Considering ethos from a more subjective stance however reveals organisational members in the throes of negotiating roles and establishing the ground rules and procedures to guide the school. This is a process which is likely to test the tolerance levels of individuals and there is plenty of evidence in the integrated school and from NICIE to show that it did. The dissension between parents and professionals demonstrated that tolerance and respect did not permeate the school in the way that school documents suggested it should. Indeed individuals were engaged in daily battles to protect their own interests and values. Yet, as the integrated school becomes more firmly established it is likely that ‘acceptable and taken for granted’ modes of behaviour and interaction will emerge as they have in St Elizabeth’s and it is possible that a more harmonious atmosphere could develop.

Discussion and Conclusion

This paper has explored school ethos from two theoretical perspectives. Defining it as an independent phenomenon gives some insight into the aims and objectives which the school authorities hold for a particular school. This is an important and significant element of ethos because it alerts us to the formal goals of the school and most importantly informs us of the ideals which the founders of that school sector aspire to. The other perspective, which sees ethos as something located in the realms of social interaction, provides an important insight into the lived reality and outward expression and support of the ethos.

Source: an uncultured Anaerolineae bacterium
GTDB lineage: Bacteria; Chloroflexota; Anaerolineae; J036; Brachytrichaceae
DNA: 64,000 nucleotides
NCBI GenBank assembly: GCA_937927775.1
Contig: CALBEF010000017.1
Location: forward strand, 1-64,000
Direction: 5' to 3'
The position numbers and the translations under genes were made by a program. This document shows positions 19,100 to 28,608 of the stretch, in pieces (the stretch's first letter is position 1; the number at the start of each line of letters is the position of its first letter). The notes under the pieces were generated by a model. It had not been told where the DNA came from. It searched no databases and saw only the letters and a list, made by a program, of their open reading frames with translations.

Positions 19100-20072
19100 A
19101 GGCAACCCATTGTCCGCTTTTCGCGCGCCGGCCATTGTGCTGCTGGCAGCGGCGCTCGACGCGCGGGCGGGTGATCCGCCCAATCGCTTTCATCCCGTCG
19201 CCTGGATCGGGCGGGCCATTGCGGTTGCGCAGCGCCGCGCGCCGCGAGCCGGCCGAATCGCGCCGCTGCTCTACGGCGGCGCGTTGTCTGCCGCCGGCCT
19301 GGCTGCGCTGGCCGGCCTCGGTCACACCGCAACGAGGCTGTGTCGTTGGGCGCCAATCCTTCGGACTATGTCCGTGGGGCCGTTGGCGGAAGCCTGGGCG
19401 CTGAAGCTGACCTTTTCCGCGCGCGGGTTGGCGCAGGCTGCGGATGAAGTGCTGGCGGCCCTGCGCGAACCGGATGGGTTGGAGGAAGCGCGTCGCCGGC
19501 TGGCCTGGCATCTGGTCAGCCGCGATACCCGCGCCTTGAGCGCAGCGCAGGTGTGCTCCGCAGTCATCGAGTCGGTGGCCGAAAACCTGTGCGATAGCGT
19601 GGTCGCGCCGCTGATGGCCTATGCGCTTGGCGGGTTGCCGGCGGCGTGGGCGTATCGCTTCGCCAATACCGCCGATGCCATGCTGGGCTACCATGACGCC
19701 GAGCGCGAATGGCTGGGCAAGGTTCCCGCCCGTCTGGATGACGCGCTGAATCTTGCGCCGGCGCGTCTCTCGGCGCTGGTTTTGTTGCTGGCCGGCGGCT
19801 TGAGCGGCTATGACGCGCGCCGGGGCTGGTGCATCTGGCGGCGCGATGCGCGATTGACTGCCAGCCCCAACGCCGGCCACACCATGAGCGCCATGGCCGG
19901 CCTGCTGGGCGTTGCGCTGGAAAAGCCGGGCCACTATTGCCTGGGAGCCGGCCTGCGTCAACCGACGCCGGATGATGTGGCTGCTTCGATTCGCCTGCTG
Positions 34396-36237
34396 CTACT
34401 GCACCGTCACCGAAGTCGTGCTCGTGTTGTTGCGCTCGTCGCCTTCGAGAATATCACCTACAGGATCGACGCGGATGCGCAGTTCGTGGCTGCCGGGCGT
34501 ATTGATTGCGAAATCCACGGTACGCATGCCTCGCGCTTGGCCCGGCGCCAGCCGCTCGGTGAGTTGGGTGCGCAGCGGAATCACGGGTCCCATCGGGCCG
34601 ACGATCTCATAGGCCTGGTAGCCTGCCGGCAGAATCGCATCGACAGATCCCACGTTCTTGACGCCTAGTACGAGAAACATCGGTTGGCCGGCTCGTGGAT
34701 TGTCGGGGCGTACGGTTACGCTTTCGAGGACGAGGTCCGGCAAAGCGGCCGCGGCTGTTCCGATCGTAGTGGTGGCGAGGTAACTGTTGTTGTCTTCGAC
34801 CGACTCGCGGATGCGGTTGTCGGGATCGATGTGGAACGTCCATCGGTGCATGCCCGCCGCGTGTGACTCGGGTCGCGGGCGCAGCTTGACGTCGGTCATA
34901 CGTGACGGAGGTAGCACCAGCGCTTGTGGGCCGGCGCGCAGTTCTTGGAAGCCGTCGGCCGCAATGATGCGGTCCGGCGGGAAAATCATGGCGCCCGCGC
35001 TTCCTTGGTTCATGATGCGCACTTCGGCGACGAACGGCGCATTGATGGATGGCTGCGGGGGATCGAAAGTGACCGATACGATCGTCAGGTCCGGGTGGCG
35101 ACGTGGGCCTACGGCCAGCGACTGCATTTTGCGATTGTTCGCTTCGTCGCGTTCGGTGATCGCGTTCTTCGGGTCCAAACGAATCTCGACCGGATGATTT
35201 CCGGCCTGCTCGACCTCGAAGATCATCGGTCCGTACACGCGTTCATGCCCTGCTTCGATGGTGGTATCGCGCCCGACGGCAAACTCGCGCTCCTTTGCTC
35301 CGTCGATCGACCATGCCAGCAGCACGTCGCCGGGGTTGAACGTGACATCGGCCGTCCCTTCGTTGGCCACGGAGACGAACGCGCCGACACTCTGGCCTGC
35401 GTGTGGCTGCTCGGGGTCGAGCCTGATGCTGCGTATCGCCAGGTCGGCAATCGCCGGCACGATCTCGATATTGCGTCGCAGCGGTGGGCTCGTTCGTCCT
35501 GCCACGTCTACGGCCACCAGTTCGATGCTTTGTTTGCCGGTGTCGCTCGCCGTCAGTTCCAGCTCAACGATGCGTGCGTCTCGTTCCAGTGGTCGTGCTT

In comparing and contrasting the two schools it would seem that ethos is not a static phenomenon. It is more accurately viewed as a process, which is characterised by inherent contradictions and inconsistencies. The direction which this process assumes depends on the key actors involved, their values and attitudes as well as attendant social and political change. The process of ethos seems to move slowly in St Elizabeth’s, a long established institution, where many of the members have been professionally and personally formed and shaped by the organisation. The newness of the integrated school means that fewer firmly established routines have been fixed and the process of ethos is more disposed to change and modification than that in St Elizabeth’s.